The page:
Q4 Newsletter: Strategic Thinking Edition

As we begin to say goodbye to 2021, let’s look forward to the new year by addressing employee financial habits after COVID, how a K-shape economy is impacting your workplace and how your retirement plan committee plays an important role in helping employees pursue retirement plan goals.

Explore these topics and their implications for employers in helping employees save in the Q4 Newsletter – Strategic Thinking for Plan Sponsors.

Plan Sponsor Newsletter: Strategic Thinking

 

 

This information was developed as a general guide to educate plan sponsors and is not intended as authoritative guidance or tax/legal advice. Each plan has unique requirements, and you should consult your attorney or tax advisor for guidance on your specific situation.

©401(k) Marketing, LLC. All rights reserved. Proprietary and confidential. Do not copy or distribute outside original intent.

Are You Among the 38%?

December 7, 2017—A record number of 401(k) and 403(b) plan sponsors – 38% – are actively seeking new plan advisors, according to a recent Fidelity Investments survey. That’s not a surprise given changes in the retirement plan industry. Among other things, the Department of Labor’s new Fiduciary Rule requires employers to confirm their advisors are acting as fiduciaries and in the best interests of their clients. Advisors who are unprepared have caused some employers to interview other advisors.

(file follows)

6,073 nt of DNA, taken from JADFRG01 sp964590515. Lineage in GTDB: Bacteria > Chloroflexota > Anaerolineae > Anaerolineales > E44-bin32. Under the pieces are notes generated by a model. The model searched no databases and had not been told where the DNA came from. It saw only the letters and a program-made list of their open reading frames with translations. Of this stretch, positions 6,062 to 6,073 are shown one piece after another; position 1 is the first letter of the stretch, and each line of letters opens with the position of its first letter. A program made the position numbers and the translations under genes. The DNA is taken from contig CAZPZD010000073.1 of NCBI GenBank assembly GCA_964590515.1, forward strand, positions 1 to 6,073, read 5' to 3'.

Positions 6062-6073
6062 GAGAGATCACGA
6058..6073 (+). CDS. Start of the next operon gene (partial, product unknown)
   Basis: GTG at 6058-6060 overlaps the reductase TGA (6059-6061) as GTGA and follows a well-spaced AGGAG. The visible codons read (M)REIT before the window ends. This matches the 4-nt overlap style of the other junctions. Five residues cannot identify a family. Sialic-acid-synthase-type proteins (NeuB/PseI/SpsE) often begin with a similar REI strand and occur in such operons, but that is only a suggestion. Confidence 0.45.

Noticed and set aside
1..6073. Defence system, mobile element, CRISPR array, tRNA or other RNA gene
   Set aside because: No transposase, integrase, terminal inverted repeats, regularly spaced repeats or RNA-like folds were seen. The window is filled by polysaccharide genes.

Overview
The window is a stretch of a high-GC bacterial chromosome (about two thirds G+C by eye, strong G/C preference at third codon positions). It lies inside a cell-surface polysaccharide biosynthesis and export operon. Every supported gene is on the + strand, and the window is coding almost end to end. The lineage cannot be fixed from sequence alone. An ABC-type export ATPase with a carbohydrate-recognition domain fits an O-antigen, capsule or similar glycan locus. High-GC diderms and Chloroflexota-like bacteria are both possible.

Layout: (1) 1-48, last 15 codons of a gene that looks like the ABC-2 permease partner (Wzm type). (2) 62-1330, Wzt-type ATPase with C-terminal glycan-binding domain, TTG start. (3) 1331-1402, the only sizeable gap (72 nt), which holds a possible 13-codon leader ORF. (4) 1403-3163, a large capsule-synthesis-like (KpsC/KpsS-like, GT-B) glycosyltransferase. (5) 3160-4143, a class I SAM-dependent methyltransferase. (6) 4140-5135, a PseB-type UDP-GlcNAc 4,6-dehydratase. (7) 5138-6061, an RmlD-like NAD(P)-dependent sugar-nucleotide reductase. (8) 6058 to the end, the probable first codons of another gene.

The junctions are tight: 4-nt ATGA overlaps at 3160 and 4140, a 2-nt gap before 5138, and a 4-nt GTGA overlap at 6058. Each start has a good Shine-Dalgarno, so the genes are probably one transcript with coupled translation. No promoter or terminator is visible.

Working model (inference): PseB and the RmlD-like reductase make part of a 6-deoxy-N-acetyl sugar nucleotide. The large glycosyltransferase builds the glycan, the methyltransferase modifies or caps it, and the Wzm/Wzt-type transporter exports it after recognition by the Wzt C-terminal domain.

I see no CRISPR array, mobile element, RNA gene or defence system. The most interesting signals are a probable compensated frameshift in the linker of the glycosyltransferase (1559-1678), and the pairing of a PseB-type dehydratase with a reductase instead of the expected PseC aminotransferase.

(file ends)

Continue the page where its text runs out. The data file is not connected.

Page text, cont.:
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408(b)2 Disclosures and the Fiduciary Rule

November 4, 2017—408(b)2 Provider Disclosures have created confusion for employers who sponsor 401(k) and 403(b) plans ever since the rules first requiring them took effect in 2012. To make matters worse, with the June 2017 effective date of the Department of Labor’s Fiduciary Rule, employers’ responsibility with respect to the disclosures increased.

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401(k) Fees: Participants’ Best Interests May Not Be Served by the “Race to the Bottom”

September 6, 2017—There’s good news for employers! Many have been on edge as they read about the “excessive fee” lawsuits filed against retirement plan fiduciaries, some of which have made their way to the U.S. Supreme Court. Or they’re shaken as they hear about the detailed fee document requests and questions from Department of Labor auditors to 401(k) and 403(b) plan sponsors and the fines and penalties that can result from DOL investigations.

While lawsuits and investigations have served a purpose in lowering plan fees, a side effect is that many plan sponsors, in their concern to meet compliance standards, have made a search for the lowest fees such a priority that they have unwittingly overlooked the best way to serve plan participants! In fact, when I meet with employers, they often first tell me they need to reduce plan fees to create a “hedge of protection” for themselves.

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